Homeland Security's extreme makeover
As the Department of Homeland Security proceeds with its own recovery from hurricane Katrina, Americans have to wonder what, if anything, can be done to make sure the nation is ready for catastrophes such as earthquakes and terrorist attacks that come without warning.Skip to next paragraph
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The department and its secretary, Michael Chertoff, cannot move fast enough to rebuild public confidence given the woeful lack of preparedness among the American public. According to a soon-to-be-released survey by New York University, most Americans are unprepared for an actual event, unaware of their local government's plans for response and recovery, and deeply confused about what to do in the event of a catastrophe.
Asked why they are not more prepared, half say they need more time and money, half also say they do not know where to turn for advice, two-thirds say they wish they were more organized, and three-quarters say they just do not know what to expect. Having been told to expect everything, many Americans may have concluded that they can prepare for nothing.
Moreover, the lack of preparedness is particularly sharp among the people who got left behind in New Orleans. Less educated, lower-income Americans are far less likely to know what to do and where to turn to prepare, and cannot last a matter of hours on their own, let alone a few days after tragedy strikes. This "preparedness divide" between rich and poor must move to the top of the homeland security agenda if the nation is to prevent the kind of chaos that followed Katrina.
Homeland Security cannot fix all these problems overnight, but it can get much better at preparing for catastrophe. Indeed, Mr. Chertoff is just about the only official in Washington who can say "I told you so" about the Federal Emergency Management Agency (FEMA). He gave Congress and the Bush administration an outline of a more effective department last July, two months before Katrina hit. Unfortunately, Congress and the president soon took off on long vacations, and Chertoff's reforms were shelved until last week.
Led by Sen. Susan Collins (R) of Maine, Congress finally took up the reforms and added them onto the homeland security appropriations bill. President Bush will get the bill this week, and should sign it right away.
Toward greater alertness, Chertoff's reforms include a new Office of Intelligence and Analysis that would integrate information as it flows upward from the 10 different intelligence units contained within the department. Doing so would reduce the department's dependence on CNN for breaking news on the outside world.
Toward greater agility, Chertoff's package abolishes an entire layer of bureaucracy standing between him and the three huge operating units responsible for policing the airports, borders, subways, and seaports.
Toward greater adaptability in the wake of future catastrophes, Chertoff's reforms would put him firmly in charge of his disaster planners - an operations unit that would create a single command center for future crises, and, most important, an office of preparedness that would bring the bloated state and local grants program under tighter management. The preparedness unit would also strip FEMA of responsibility for public education, thereby allowing the beleaguered agency to focus on its primary response and recovery mission.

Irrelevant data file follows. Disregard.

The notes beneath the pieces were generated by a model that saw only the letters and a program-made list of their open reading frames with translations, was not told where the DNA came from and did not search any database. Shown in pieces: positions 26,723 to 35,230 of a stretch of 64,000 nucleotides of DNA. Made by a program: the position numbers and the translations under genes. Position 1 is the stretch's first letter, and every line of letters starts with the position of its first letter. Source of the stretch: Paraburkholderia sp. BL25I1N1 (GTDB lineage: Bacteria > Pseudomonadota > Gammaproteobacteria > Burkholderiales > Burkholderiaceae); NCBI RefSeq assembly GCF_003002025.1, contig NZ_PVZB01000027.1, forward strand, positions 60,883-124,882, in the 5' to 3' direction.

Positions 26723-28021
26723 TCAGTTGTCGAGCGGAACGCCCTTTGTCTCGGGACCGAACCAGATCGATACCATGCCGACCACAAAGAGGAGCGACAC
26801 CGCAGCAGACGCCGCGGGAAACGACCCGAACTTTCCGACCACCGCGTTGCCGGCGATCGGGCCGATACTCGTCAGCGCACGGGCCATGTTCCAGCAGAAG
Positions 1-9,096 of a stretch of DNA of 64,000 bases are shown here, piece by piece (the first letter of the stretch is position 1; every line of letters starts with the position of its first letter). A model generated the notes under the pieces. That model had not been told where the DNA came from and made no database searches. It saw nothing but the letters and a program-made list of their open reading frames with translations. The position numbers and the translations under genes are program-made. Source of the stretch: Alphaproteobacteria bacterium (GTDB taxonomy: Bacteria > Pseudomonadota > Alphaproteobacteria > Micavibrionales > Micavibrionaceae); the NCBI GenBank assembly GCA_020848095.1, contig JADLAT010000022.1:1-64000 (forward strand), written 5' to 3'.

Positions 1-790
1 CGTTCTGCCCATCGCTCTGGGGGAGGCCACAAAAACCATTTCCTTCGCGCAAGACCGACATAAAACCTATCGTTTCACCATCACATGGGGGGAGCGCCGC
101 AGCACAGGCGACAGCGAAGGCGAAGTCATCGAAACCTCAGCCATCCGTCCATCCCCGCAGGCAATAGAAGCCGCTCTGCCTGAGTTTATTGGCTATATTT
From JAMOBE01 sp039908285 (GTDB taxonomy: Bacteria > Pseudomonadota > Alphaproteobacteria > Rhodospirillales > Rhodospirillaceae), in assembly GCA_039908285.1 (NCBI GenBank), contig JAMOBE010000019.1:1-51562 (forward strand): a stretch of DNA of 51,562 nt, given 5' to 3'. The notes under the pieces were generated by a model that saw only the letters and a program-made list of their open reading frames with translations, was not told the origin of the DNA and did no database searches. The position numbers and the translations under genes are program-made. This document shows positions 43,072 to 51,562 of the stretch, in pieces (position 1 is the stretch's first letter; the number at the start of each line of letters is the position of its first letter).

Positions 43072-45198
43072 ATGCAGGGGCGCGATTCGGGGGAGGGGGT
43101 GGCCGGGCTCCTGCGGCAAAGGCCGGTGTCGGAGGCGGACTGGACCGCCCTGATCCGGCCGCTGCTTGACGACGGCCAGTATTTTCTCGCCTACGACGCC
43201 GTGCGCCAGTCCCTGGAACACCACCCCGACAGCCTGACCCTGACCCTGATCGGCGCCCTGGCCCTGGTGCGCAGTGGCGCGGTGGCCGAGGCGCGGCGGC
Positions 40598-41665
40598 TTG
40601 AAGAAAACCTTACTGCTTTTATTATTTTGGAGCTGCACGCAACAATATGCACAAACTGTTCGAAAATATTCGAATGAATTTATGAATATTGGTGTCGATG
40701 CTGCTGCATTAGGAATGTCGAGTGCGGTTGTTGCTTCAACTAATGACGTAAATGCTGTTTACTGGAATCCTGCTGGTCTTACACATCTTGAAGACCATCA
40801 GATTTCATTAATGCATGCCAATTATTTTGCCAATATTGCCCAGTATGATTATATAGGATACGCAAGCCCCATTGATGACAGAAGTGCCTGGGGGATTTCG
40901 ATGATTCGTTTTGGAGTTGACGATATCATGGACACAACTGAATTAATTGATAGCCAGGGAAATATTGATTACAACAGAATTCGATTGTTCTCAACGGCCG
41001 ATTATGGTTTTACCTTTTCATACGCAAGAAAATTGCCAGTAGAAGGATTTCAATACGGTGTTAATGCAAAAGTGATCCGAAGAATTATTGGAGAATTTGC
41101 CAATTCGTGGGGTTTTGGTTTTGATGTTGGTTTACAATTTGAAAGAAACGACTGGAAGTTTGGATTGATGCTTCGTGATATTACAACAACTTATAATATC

Finally, toward greater mission alignment, Chertoff's bill gives him more than enough authority to focus his department's attention on the most serious risks to US security, whether natural or man-made. Chertoff is ready to admit that his department cannot plug every hole in the border, just the most important ones.
By abolishing layers of needless bureaucracy and consolidating disparate units into mission-centered divisions, Chertoff proposed the unthinkable in Washington: flatten a government department and make himself more accountable for what goes right and wrong in his organization. It is a lesson every political appointee should learn.
The one area Chertoff cannot reform is Congress itself, which remains a nightmare of competing committees and subcommittees that add little by way of consistent oversight of homeland security readiness. Nor can Chertoff force Congress to fully fund the training needed to implement the new personnel system, provide private incentives to develop new technologies in joint partnerships, or fill the growing number of vacancies in frontline agencies such as Customs and Border Patrol.
Nevertheless, Chertoff's outline is the most assertive reorganization of an existing department in recent memory. Chertoff's package dwarfs the effort to reorganize the Energy Department in the wake of the Los Alamos controversy, the Internal Revenue Service after the taxpayer abuse scandal, and rivals the Goldwater-Nichols Defense Department realignments of the mid-1980s for its potential yield in greater coordination.
Now that Congress has given Chertoff the needed authority to put his department through an extreme makeover, the president should sign the bill quickly, pat Chertoff on the back, and give him the running room to succeed. Now is not the time for further posturing about who did what after Katrina. It is time to recover from the recovery.
• Paul C. Light is a professor at New York University's Robert F. Wagner School of Public Service, and author of "The Four Pillars of High Performance."